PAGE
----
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Tag: Kabbalat Shabbat
For probably the first time since the Yom Kippur War nearly 40 years ago, air raid sirens sounded this week in Jerusalem and environs. The sounding of the sirens occurred about two minutes after sundown on Friday, such that Sabbath-observers had no direct way of ascertaining where, what, how many, or who, if anyone, was hurt.
Minutes after candle-lighting, sirens rang out in Jerusalem, disturbing the peace and tranquility ushered in by Shabbat. Earlier that day, my wife and I assured our parents that we are far from the rockets in our home in Har Nof, a quiet suburb nestled in the Jerusalem Forest.
Some of the thoughts we generally associate with Shavuot relate to the tradition of learning Torah all night or the almost overwhelming amount of dairy food that is consumed over the course of the two-day holiday. It has become a routine, something we do every year as the weather starts turning warmer and our Sefirat HaOmer calendars come to an end.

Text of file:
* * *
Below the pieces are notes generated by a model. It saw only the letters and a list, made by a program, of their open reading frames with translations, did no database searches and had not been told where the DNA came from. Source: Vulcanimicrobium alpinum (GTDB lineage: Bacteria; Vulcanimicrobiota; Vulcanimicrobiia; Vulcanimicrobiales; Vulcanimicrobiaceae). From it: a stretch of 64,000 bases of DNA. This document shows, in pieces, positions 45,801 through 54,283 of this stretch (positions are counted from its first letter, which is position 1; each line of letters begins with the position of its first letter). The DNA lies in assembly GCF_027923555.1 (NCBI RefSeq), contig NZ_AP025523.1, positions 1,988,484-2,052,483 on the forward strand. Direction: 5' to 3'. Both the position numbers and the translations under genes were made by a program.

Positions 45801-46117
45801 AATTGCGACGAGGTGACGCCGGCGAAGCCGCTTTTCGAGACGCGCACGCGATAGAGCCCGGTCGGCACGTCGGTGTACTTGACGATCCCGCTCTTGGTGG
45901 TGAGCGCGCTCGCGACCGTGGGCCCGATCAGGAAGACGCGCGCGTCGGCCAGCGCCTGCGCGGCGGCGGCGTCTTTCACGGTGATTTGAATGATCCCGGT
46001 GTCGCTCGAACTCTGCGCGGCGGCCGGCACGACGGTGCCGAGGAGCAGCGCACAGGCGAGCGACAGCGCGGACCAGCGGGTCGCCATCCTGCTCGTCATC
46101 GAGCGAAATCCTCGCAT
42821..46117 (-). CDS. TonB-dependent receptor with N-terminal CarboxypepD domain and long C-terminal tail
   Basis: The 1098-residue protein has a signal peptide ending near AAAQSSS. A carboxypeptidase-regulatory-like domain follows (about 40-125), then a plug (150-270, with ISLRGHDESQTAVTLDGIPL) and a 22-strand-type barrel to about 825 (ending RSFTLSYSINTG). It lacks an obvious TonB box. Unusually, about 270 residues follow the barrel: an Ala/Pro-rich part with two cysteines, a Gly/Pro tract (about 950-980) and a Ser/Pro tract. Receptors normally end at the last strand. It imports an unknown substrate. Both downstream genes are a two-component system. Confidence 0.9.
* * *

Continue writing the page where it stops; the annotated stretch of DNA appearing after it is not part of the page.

Erev Shabbat, Parashat Shemot was a beautiful, clear day. The sun had warmed up the brisk winter air, and off came the jackets as everyone was enjoying the milder weather. My husband and I were excited at the prospect of spending Shabbat in Hebron. The last time we were in Hebron was in June of 2007 when we had the nachas of being present at the completion of Sefer B'reshit by our grandson's class. This Shabbat was the fulfillment of our desire to spend Shabbat in the heart of Hebron.